Sure to your question but I just don't care. 
  • Reply 15 of 20
    coolfactorcoolfactor Posts: 1,509member
    Folio said:
    Huh? A PIN isnt always required if your AppleWatch is tethered to an iPhone that does the authentication. Most days When I put on Watch my iphone X eliminates the tedium.

    Agreed. I'm not always prompted for a PIN, although I can't pinpoint the pattern. Maybe my iPhone is the other factor? I thought [I read that] the Watch did biometric authentication by recognizing the wearer's heartbeat pattern, etc?

  • Reply 16 of 20
    coolfactorcoolfactor Posts: 1,509member
    joerice50 said:
    Do pioneers always get shafted? Lets see? https://sites.google.com/site/veinpatternhome/
    So Apple should just blindly pay someone else without doing their own research and development? Seems naive and irresponsible to me. Apple is not claiming to have invented this idea, are they? Why would you automatically jump to thinking they are trying to shaft someone? Glass half empty?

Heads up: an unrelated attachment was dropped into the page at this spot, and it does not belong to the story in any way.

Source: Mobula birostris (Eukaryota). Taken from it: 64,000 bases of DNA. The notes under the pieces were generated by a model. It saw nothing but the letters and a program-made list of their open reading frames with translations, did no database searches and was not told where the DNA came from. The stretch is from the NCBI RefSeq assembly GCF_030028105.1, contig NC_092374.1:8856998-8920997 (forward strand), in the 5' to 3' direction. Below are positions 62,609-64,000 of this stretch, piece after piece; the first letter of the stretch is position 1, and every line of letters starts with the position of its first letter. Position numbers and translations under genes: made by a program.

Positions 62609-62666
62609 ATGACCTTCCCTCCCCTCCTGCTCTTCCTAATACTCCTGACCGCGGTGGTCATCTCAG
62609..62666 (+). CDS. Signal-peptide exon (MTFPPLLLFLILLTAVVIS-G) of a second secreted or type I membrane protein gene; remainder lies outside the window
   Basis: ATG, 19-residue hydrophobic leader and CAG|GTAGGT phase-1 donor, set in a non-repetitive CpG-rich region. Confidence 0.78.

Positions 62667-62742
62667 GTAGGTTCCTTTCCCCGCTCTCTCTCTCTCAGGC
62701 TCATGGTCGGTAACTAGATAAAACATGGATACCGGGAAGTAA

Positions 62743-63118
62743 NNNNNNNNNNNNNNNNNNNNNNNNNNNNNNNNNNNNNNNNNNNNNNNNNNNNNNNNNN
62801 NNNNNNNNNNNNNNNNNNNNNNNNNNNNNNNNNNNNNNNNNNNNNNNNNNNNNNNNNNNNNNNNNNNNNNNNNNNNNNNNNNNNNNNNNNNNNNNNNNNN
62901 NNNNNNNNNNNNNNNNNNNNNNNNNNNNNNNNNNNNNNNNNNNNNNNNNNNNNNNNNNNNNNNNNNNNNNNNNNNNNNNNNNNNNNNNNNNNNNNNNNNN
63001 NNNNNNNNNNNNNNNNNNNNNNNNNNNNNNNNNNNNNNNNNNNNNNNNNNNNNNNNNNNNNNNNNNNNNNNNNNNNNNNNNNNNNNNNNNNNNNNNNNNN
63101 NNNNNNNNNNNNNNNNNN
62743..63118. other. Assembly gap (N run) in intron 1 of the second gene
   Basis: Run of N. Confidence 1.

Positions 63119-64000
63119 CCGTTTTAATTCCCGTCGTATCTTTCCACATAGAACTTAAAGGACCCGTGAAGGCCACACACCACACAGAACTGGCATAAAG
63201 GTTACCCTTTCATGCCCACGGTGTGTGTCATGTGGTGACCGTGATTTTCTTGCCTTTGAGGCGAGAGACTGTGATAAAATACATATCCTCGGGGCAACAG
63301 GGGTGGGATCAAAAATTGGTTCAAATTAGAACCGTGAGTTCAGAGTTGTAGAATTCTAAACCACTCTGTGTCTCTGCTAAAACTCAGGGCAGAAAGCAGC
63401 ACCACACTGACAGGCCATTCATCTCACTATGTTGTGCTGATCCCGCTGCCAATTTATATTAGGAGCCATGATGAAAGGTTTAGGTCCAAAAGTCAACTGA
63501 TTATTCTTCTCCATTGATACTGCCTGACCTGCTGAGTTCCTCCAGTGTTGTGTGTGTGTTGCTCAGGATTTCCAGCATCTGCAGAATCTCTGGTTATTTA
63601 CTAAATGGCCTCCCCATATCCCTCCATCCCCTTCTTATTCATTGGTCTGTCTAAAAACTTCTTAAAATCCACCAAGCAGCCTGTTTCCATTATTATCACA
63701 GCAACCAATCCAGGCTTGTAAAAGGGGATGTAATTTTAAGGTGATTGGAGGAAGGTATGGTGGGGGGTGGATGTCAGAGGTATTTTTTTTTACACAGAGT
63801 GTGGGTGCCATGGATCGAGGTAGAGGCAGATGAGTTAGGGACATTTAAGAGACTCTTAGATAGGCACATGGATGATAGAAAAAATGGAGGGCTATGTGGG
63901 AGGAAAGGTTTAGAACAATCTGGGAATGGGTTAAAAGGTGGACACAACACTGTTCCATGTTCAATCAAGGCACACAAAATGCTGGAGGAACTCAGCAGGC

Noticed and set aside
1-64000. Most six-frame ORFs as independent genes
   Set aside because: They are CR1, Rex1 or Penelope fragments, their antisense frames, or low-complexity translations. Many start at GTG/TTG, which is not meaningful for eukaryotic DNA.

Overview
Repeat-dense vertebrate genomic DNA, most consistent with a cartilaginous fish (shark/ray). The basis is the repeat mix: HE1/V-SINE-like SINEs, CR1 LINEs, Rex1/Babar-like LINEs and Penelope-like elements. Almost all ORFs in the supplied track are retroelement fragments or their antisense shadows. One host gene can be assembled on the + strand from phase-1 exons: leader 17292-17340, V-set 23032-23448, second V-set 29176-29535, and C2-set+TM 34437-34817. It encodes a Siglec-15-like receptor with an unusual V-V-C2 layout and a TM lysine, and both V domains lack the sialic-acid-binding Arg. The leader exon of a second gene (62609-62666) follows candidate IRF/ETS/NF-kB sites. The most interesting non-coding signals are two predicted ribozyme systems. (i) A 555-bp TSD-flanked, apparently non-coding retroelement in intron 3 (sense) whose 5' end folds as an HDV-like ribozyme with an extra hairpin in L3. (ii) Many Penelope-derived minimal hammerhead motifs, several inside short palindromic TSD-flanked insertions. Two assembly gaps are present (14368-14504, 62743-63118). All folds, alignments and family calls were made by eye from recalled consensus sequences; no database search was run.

Now, take a moment and imagine two brilliant engineers on opposite sides of the globe coming up with the same idea without knowing about each other's work. Yes, it's possible. And both are valid, genuine, original ideas in their own right.
  • Reply 17 of 20
    Folio said:
    Huh? A PIN isnt always required if your AppleWatch is tethered to an iPhone that does the authentication. Most days When I put on Watch my iphone X eliminates the tedium.
    I know plenty of people that have no PIN on their Apple Watch, mostly because they didn't know it could be unlocked by unlocking their iPhone. So, a PIN isn't even a requirement at all.Soli said:
    Why do you say 1 in 10,000?  My watch PIN is 8 digits.  That makes it 1 in 100,000,000, does it not?